This story has been updated.

Republican Kelly Loeffler is projected to lose her U.S. Senate seat in Georgia to Democratic Rev. Raphael Warnock, according to Decision Desk HQ, as is Republican Sen. David Perdue to Democrat Jon Ossoff. If Warnock’s and Ossoff’s wins are certified, it will shift control of the upper chamber from Republicans to evenly split.

Heading into the runoff races, Republicans held 50 of the Senate’s 100 seats and Democrats held 46 seats, along with two independents who caucus with them. There is now a projected 50-50 split and Vice President-elect Kamala Harris will likely act as a frequent tiebreaker.

This was Loeffler’s first time on the ballot even though she has served in the Senate since the beginning of this year. Georgia Republican Gov. Brian Kemp appointed her in late 2019 to replace Sen. Johnny Isakson, who resigned citing health concerns, in a move to shore up support from suburban White women who rejected Republican candidates during the 2018 midterms and helped Democrats take control of the House. 

But Kemp’s decision ran afoul of President Donald Trump, who made clear that he would have preferred to install Rep. Doug Collins, a staunchly conservative ally who defended Trump during his impeachment proceedings. Collins challenged Loeffler for the remainder of Isakson’s term.

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In November, Loeffler received about 26 percent of the vote; Collins won 20 percent and Warnock 33 percent. No candidate received more than 50 percent of the vote, triggering a special election.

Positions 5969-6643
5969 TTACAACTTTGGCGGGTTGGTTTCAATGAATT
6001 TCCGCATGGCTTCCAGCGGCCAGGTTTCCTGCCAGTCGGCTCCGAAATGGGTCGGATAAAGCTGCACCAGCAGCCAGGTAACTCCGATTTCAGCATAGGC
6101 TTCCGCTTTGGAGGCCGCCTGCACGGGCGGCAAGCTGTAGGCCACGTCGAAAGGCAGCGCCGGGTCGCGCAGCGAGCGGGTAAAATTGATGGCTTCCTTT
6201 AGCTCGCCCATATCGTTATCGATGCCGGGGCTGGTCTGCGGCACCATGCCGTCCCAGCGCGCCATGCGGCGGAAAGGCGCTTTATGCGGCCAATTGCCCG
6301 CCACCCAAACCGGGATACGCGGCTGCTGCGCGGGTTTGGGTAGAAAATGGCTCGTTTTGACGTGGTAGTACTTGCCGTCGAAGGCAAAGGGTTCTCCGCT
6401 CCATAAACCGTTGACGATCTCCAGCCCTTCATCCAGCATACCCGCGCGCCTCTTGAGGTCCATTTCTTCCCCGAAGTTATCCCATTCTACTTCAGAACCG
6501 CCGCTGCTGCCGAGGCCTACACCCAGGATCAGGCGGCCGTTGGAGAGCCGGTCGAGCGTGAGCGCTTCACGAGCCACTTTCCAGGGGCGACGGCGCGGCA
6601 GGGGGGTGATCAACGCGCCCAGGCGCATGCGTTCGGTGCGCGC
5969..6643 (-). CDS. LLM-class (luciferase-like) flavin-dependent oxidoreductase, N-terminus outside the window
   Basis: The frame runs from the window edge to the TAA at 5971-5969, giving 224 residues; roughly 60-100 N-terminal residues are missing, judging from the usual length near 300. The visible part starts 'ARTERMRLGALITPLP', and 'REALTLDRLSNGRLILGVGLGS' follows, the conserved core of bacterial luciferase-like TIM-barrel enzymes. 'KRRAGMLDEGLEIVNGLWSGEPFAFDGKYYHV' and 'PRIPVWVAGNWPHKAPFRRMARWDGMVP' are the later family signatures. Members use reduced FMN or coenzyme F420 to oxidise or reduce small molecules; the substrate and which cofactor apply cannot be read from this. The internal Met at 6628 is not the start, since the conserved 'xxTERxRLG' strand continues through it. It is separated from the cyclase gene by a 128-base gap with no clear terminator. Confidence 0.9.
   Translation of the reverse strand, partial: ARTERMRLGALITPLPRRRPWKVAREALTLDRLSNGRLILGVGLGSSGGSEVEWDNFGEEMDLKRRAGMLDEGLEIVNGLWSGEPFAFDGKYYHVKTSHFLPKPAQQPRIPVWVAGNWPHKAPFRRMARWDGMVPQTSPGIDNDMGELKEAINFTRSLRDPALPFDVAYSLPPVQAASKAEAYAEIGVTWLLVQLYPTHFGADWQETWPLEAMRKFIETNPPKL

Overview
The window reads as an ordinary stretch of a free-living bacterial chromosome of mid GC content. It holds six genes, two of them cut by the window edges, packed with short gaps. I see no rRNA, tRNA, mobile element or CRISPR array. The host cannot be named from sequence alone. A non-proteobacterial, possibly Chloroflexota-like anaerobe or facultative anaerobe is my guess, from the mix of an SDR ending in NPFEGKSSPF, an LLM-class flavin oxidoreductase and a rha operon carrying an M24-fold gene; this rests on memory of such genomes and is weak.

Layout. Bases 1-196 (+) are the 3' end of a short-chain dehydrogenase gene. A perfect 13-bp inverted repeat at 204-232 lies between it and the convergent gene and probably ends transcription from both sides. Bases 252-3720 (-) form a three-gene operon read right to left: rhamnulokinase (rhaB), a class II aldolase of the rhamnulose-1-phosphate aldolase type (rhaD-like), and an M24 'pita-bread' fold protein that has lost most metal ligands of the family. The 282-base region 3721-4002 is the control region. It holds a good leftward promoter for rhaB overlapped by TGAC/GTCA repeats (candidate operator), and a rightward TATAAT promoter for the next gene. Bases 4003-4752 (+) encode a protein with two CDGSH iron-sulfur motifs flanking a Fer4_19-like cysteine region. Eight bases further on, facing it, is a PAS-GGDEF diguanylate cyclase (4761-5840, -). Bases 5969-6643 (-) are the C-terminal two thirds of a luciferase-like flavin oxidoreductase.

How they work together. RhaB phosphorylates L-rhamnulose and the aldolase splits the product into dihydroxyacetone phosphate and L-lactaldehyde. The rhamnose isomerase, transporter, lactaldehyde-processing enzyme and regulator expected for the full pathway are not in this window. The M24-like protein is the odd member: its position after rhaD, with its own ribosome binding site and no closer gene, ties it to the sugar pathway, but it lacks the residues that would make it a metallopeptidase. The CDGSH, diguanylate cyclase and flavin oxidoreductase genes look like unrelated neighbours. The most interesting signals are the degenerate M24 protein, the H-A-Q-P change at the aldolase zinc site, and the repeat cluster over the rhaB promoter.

Collins, meanwhile, was tapped by Trump to oversee a presidential recount in the state after President-elect Joe Biden became the first Democratic White House contender to win Georgia since Bill Clinton in 1992.

Trump’s fury at his loss — overall and in Georgia, specifically — and his continued baseless attacks on the validity of Georgia’s November election results made the outgoing president a liability for Republicans headed into the runoff elections.

Experts agreed that turnout on both sides would be key — Democrats saw record numbers of ballots cast in November, when activists such as Stacey Abrams, a 2018 Georgia gubernatorial candidate, and LaTosha Brown, co-founder of Black Voters Matter, were credited with helping turn Georgia blue. But, as Demoratic activists worked to turn out the vote again, Trump told Georgia voters that their election had been rigged against them.

In an hour-long phone call released the weekend before the election, the president told Georgia Secretary of State Brad Raffensperger, a Republican, to “find” enough uncounted votes to reverse his loss there, according to audio obtained by the Washington Post. 

Trump has called Raffensperger an “enemy of the people,” said Kemp is a “Republican in name only,” and mocked Republican Lt. Gov. Geoff Duncan as a “puppet.”

Trump traveled to Georgia on Monday for an election eve rally where he praised Loeffler and Perdue as candidates but spent vastly more time airing his own grievances about the election outcome.

Hours before, Loeffler had said she would join a Republican effort to prevent the certification of Biden’s victory in what would typically be a routine vote that Congress is set to hold on Wednesday. While the effort to block certification will fail, it has forced Republicans to decide whether they will defend the integrity of the country’s elections or back Trump’s increasingly frantic but still meritless claims that voter fraud cost him the White House. 

“On January 6,  I will object to the electoral vote — we’re going to get this done!” Loeffler said in brief remarks delivered at the rally.

“People will remember the people who don’t support us,” Trump had told the crowd.